High school bass final to select its host lake
Carlyle, Ill. - Carlyle Lake has been placed on the very short list of finalists to host the Illinois High School Association's first Bass Fishing State Series finals, which are scheduled for May 2009.
Dave Gannaway, assistant executive director with the IHSA, said he expects the IHSA board to select a site for the state final at its Oct. 15 board meeting. The site will be determined on the basis of fish population, docking and parking facilities as well as viewing areas.
"We're not going to say any one place has a better opportunity than anyone else," Gannaway said. "There are going to be some things some lakes probably can't handle because of what you're going to need to have a two-day tournament."
As of mid-September, the only other formal meeting Gannaway had regarding a state finals site was with Shelbyville, which has Lake Shelbyville. He said a meeting was scheduled with Ina city leaders about the use of Rend Lake in Jefferson County.
Gannaway said he had phone conversations with city officials from Springfield (Lake Springfield, Sangchris Lake), Peoria (Illinois River, Banner Marsh State Fish and Wildlife Area), and Danville (Lake Vermilion).
Gannaway met with Carlyle city leaders earlier this month in a fact-finding mission about the possibility of the city placing a bid to host the landmark state tournament - the only one of its kind in the nation - on Illinois' largest man-made lake.
Carlyle was given until Oct. 1 to formally submit a bid to host the state tournament, which will be held May 8-9, 2009.
"We have to get the state finals site solidified, because there's a lot of work I have to do with that site between now and the course of next May," Gannaway said.
Structure for the fishing tournament is still taking shape. Schools can enter two teams, composed of three students each, in the state championship series. Students will not be allowed to operate the outboard motors, a school representative must do that.
A few other details have been nailed down, but to date, a lot of questions remain. For instance, how many schools will participate? Where will sectionals be held?
"We don't know," Gannaway said. "I would say we're estimating between 200 to 300 schools are going to end up with a team entered. That would be a good number for the first year. There is a huge interest out there."
Schools have until Nov. 1 to commit to the state tournament series. The number of sectionals, and the location of sectionals, will be determined after Nov. 1.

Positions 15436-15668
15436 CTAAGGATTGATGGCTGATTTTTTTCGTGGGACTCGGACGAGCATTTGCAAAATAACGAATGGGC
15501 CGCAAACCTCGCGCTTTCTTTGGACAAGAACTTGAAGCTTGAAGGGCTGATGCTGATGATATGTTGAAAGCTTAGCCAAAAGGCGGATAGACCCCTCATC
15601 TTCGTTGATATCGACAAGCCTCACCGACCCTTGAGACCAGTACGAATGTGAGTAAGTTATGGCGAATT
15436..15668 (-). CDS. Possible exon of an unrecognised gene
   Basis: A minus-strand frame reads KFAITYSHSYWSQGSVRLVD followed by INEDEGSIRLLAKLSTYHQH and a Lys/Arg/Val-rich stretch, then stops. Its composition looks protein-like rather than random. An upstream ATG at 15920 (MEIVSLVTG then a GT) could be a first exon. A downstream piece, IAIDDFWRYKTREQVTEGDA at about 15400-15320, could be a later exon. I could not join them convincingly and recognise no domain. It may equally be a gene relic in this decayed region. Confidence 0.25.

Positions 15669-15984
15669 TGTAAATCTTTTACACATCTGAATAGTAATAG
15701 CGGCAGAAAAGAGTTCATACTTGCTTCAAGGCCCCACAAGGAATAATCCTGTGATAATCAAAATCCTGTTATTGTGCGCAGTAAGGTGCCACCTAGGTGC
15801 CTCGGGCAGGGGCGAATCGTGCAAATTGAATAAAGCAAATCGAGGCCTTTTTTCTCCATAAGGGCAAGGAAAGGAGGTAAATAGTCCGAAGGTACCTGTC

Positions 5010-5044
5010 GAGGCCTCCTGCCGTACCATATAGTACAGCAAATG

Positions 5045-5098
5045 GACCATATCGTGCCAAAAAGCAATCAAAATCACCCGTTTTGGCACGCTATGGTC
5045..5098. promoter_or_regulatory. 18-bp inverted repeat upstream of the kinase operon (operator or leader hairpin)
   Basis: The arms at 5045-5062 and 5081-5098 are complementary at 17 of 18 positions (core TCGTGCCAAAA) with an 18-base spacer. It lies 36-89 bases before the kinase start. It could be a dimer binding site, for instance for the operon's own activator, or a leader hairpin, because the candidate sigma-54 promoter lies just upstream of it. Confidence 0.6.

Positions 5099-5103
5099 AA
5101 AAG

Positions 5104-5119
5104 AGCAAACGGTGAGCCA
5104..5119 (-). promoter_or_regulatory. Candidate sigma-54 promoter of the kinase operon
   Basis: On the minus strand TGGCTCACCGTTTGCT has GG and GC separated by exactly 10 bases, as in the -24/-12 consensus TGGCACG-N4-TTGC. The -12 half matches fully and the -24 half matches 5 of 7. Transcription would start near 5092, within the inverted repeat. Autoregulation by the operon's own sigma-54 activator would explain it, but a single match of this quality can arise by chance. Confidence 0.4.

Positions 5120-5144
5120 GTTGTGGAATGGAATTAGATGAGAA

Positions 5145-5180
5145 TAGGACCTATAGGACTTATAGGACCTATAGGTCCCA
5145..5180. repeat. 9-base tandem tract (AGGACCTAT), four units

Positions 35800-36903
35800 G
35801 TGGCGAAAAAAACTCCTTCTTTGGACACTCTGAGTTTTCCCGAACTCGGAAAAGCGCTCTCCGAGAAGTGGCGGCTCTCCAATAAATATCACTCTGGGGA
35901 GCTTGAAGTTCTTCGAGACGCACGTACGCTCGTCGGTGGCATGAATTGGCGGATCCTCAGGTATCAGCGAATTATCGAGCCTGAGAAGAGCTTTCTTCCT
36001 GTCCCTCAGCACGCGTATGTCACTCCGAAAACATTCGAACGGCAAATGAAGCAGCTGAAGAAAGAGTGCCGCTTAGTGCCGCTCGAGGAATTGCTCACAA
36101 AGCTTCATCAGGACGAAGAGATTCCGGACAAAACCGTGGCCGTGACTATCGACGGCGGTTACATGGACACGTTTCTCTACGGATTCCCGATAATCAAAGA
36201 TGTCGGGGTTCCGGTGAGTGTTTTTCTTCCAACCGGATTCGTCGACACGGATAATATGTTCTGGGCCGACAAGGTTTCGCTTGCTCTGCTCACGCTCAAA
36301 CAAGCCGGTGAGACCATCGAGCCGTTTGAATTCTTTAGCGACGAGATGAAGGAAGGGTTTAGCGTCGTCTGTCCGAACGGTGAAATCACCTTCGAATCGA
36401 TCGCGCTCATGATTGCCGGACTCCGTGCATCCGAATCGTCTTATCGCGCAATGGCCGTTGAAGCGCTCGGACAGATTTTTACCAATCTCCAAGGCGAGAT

"We'll have to end up looking at eight to 14 sectionals depending on the number of teams we have," Gannaway said. "We'll have to look at the number of boats you can put on a lake. We're probably looking at no more than 25 to 30 boats at a sectional. We'll try to keep the number of boats between 40 to 50 in the state finals."
However, there are still a lot of unresolved issues.
Chad Morgenthaler, a professional bass fisherman from Coulterville, has been coaching Pinckneyville High School's fishing club the last two years. He said there is still a lack of basic information.
Morgenthaler is the vice president of the Professional Anglers Association. He said several schools from the northern part of the state have contacted the PAA seeking help in obtaining boats and other equipment.
Morgenthaler said schools in Benton, Carterville and Du Quoin have asked him about the requirements to field a team. At this point, he doesn't know of any school, including Pinckneyville, that has committed to the tournament.
Pinckneyville athletic director Greg Hale said Pinckneyville has decided to participate. However, he said the state tournament dates conflict with graduation, so the Panthers may have to withdraw.
"It's happening too fast," Morgenthaler said. "How about doing a feasibility study and finding out what kind of numbers would be interested?"
He's afraid the uncertainty surrounding the series could have ill effects.
"The biggest concern I have with someone starting a program that doesn't have the format and the instructors lined out and educated in every aspect of the event is that the kids will be disappointed with the program," Morgenthaler said.
Les Winkeler contributed to this report.